The first shift involves rebalancing the responsibility to defend cyberspace. The report states that end users are often tasked with far too much responsibility for lowering cyber risks. With small businesses, state and local governments possessing limited resources, a single individual’s failure to judge these risks can have national security consequences—which must be rectified.
With this in mind, the report states that the government must protect its systems, while safeguarding private entities, particularly critical infrastructure. Further, “core government functions” like diplomacy, intelligence, imposing economics costs, law enforcement, and interrupting cyber threats are all essential to counteracting the threat of cyberattacks.
The second shift involves realigning incentives to favor long-term investments. This entails defending current systems, while simultaneously advancing a digital ecosystem that is more defensible and resilient. This includes rewarding security and resilience with market forces and public programs, embracing designed security and resilience, and investing in research and development for cybersecurity in a strategic manner.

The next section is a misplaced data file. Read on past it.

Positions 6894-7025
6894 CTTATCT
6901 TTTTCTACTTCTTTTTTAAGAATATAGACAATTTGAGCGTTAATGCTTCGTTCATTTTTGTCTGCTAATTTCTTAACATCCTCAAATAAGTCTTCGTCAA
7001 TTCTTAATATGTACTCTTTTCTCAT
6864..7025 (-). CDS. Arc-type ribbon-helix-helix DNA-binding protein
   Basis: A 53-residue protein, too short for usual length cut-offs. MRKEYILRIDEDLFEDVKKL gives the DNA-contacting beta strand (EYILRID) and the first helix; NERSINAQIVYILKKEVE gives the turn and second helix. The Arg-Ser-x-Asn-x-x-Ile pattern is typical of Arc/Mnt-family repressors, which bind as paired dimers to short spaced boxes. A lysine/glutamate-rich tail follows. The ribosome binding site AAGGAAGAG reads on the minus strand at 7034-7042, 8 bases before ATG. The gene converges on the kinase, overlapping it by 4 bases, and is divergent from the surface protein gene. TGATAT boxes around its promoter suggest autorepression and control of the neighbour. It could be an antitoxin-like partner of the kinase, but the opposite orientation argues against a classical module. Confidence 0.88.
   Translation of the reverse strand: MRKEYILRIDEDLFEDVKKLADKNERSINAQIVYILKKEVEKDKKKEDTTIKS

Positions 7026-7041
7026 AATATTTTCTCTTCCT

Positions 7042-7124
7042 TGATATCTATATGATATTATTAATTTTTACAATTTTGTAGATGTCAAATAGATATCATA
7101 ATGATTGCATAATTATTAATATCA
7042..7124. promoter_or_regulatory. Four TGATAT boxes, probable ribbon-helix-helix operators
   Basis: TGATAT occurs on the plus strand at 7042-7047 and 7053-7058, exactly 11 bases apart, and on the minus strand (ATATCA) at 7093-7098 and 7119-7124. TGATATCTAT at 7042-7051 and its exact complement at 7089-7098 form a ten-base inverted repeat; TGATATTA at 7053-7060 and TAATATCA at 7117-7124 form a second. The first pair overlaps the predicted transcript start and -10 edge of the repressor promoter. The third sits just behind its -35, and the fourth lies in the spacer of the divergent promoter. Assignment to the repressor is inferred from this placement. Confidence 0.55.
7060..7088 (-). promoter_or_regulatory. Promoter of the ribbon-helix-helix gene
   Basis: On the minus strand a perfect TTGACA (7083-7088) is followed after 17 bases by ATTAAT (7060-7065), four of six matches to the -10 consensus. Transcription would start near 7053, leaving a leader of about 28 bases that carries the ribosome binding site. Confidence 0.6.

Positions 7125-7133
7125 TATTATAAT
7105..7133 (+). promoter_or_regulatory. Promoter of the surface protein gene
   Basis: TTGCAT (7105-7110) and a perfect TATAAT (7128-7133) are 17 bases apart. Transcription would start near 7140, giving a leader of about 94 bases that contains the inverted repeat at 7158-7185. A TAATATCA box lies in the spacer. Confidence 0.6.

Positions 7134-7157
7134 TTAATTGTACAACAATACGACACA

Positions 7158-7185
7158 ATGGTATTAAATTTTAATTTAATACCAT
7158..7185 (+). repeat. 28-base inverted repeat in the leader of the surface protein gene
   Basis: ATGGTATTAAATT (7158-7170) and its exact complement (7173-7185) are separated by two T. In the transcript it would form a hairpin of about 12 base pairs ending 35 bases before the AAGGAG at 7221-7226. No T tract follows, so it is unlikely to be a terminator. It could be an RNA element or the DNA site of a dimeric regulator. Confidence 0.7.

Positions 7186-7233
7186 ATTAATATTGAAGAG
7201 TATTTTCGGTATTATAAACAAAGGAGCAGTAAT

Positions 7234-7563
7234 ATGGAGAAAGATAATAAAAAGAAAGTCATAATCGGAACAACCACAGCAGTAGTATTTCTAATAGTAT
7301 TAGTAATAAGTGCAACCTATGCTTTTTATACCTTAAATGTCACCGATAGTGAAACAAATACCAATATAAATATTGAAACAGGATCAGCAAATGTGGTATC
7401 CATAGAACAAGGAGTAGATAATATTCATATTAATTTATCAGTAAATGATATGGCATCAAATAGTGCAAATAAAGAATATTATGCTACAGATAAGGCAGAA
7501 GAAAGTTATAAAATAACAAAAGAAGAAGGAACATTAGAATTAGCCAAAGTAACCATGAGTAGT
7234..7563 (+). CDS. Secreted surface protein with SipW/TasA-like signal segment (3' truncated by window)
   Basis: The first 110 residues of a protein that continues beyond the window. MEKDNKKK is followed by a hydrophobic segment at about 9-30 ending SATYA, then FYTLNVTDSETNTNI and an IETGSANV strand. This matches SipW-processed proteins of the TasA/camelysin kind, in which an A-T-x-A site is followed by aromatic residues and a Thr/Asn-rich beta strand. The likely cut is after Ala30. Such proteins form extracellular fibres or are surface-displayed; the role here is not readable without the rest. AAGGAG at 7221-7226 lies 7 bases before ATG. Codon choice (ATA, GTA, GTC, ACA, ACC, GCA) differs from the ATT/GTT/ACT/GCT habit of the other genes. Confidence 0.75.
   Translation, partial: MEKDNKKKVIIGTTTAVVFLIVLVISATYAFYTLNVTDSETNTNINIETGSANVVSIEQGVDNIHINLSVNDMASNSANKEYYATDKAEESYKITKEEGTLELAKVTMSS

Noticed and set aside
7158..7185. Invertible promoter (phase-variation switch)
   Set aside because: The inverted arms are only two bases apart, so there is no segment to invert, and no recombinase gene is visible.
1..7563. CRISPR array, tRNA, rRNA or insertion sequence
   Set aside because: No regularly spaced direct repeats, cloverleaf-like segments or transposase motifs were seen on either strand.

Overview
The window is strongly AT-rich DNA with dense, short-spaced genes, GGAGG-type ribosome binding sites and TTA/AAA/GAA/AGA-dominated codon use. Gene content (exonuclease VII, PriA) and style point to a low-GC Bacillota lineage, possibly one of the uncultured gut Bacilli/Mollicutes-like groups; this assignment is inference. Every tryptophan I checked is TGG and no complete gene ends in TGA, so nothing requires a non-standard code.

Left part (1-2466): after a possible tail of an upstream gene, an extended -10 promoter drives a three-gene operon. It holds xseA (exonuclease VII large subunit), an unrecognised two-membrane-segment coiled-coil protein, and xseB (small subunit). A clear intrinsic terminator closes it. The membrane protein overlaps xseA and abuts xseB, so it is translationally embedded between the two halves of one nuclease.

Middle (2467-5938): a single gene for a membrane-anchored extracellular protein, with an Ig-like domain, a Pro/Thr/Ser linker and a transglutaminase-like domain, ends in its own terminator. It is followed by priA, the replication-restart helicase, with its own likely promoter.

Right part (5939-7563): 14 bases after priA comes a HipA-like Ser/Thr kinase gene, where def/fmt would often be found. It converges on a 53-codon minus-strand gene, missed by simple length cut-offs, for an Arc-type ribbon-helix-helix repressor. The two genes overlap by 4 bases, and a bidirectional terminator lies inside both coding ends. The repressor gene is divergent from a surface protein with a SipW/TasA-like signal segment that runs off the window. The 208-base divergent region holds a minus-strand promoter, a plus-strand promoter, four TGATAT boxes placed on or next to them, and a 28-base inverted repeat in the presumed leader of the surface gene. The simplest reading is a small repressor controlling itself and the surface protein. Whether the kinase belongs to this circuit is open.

While the implementation of these strategies is complex, the National Security Council (NSC), alongside the Office of Management and Budget (OMB), will lead efforts to implement a cohesive strategy, reviewing existing policy and assessing the need for new policy. The Federal Government will also use a data-driven approach to evaluate its efficacy, a much-needed move as cyberattacks continue to threaten the safety and economy of nations around the world.
Rising cybercrimes create risks for insurers and consumers
In 2022, 1,802 data compromises affected approximately 422 million people, according to a report by the Identity Theft Resource Center. Although data compromises remained even from 2021, the number of overall breaches has continued to rise. Additionally, losses continue to rise from cybercrime complaints, resulting in 10.3 billion in damages in 2022, according to the Internet Crime Complaint Center.
As these issues present major problems for consumers, the global cyber insurance market continues to grow, with an estimated reach of over 91.22 billion by 2031. This represents a compound annual growth rate of 23.78 percent from 2023 to 2031.